Pronation: rotating the forearm so the palm is facing backward or down.
Supination: rotating the forearm therefore the palm is facing forward or up.
Elevation and depression room up-and-down movements, such as chewing or shrugging your shoulders. Once you relocate the mandible under to open up the mouth, that’s mandible depression. Relocate the mandible back up, it is mandible elevation.
Elevation: relocating a body part up.
Depression: relocating a body part down.
Protraction and retraction
By moving your jaw earlier and forth in a jutting motion, you space protracting and retracting your mandible.
Protraction: moving a bone front without an altering the angle.
Retraction: relocating a bone backward without an altering the angle.
Inversion and also eversion
You invert her foot when you rotate it inward to see what is stuck under her shoe. Friend evert your foot to placed the sole of her shoe earlier on the floor.
Inversion: turning the sole of the foot inward.
Eversion: transforming the sole of the foot outward.
Dorsiflexion and plantar flexion you dorsiflex her feet come walk on your heels, and plantar flex them to tiptoe.
Dorsiflexion: bringing your foot upward towards your shin.
Plantar flexion: depressing her foot.
3. Muscle Actions have Prime Movers, Synergists, Stabilizers, and also Antagonists
While countless muscles might be connected in any given action, muscle role terminology allows you to easily understand the miscellaneous roles different muscles play in every movement.Prime movers and also antagonist
The prime mover, sometimes dubbed the agonist, is the muscle that gives the primary force driving the action. One antagonist muscle is in opposition to a prime mover in that it gives some resistance and/or reverses a offered movement. Element movers and antagonists are regularly paired up on opposite political parties of a joint, through their element mover/antagonist functions reversing together the movement changes direction.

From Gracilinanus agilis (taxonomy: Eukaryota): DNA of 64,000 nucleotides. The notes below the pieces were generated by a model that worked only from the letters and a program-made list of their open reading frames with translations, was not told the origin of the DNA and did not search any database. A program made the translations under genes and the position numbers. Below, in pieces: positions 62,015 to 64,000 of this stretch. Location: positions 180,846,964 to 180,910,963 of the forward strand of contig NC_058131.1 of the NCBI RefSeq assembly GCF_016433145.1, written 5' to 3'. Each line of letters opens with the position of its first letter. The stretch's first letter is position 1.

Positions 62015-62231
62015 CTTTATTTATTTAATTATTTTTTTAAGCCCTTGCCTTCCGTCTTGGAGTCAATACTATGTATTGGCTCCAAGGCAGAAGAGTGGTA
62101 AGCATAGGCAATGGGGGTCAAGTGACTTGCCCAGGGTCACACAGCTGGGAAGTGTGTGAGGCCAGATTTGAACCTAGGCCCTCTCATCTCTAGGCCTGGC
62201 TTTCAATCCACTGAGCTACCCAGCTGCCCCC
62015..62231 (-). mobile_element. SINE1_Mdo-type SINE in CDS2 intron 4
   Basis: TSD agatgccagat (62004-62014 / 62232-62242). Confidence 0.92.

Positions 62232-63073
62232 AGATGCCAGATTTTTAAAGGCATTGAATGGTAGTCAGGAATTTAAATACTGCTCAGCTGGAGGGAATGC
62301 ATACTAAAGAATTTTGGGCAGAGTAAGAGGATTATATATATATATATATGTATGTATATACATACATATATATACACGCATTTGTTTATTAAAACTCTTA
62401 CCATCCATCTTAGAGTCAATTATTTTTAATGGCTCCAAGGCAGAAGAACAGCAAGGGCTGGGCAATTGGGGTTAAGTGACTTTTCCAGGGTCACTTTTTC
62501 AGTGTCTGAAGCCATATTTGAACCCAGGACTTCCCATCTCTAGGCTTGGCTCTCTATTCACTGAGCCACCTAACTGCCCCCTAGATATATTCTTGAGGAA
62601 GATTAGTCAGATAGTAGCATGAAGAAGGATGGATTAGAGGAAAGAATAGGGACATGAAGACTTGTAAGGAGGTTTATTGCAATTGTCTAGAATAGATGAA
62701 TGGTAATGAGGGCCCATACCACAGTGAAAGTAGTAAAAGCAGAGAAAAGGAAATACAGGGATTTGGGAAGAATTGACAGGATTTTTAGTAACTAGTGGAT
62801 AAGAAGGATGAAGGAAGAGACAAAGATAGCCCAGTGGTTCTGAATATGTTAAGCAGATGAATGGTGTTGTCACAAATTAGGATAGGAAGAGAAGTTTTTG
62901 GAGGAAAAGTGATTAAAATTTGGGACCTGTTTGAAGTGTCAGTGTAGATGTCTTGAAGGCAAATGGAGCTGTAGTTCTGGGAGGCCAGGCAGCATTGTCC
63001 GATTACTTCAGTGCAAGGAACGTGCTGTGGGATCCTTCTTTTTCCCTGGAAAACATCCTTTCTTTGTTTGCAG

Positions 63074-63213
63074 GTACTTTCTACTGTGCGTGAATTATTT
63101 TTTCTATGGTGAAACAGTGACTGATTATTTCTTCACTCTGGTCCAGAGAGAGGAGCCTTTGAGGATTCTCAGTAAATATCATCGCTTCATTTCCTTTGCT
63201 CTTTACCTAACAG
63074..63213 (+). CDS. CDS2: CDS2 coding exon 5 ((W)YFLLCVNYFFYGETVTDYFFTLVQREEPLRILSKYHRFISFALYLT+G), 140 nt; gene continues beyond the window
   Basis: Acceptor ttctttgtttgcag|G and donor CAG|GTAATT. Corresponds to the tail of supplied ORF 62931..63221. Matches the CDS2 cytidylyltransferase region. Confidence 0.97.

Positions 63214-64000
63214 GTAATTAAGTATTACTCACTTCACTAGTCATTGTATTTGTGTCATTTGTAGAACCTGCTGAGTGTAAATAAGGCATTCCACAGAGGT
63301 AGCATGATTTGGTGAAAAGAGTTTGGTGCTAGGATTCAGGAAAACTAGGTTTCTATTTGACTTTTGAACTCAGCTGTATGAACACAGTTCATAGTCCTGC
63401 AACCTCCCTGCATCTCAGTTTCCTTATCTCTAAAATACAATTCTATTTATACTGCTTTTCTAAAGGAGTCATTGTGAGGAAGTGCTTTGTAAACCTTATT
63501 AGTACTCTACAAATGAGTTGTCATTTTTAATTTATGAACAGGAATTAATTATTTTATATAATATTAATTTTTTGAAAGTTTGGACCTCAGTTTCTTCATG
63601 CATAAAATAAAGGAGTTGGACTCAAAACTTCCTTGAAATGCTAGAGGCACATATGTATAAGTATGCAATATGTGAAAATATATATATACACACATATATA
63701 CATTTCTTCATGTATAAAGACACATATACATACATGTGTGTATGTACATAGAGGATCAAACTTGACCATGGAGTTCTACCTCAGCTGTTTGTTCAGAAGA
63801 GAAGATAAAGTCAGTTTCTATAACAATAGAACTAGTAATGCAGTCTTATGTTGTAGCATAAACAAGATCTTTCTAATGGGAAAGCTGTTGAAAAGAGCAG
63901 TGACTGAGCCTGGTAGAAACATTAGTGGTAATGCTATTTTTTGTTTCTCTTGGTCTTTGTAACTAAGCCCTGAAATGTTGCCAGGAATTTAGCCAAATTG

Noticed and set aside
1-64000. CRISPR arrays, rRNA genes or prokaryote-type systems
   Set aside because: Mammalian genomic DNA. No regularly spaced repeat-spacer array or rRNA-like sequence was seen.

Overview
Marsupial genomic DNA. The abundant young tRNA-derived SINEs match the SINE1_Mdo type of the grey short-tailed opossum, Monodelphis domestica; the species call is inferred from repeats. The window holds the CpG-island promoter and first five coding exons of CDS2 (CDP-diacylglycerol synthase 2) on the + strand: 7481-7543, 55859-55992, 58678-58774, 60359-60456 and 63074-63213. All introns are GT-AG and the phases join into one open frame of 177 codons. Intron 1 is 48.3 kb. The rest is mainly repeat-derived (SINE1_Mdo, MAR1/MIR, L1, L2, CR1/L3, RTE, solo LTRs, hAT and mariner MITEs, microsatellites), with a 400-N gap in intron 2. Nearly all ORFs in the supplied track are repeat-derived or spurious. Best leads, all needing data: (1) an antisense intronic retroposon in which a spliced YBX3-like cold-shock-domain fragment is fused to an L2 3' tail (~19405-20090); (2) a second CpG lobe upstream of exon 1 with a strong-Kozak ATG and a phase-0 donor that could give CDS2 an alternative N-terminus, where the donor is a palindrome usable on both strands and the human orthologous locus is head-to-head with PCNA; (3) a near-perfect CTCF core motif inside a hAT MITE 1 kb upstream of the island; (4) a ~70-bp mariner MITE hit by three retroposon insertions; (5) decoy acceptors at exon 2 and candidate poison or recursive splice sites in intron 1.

Synergists. One or much more synergists space often involved in an action. Synergists space muscles that assist the prime mover in the role.
Stabilizers. Stabilizers act to save bones immobile when needed. Your earlier muscles, for example, room stabilizers when they are maintaining your posture sturdy.
See more: Where Does Dylan O Brien Live
Download Body activities Lab Activity
Muscle Premium by clearly shows Body provides a an extensive reference the musculoskeletal structures and function, plus typical injuries and conditions.
Types the Muscle Contractions. This presentation describes in much more detail 3 ways that skeleton muscles create force. College of California, mountain Diego: national Skeletal Muscle research study Center. Http://muscle.ucsd.edu/musintro/contractions.shtml
This table, from a course at Marquette University focused on rehabilitation engineering, includes descriptions of basic movements and also explanations of vital muscle biomechanics and also movement terminology. Biomechanics & motion Science. Jack M. Winters, Ph.D, Marquette Univeristy. Http://www.eng.mu.edu/wintersj/bien-168/terms_biomechanics_&_movement_science.htm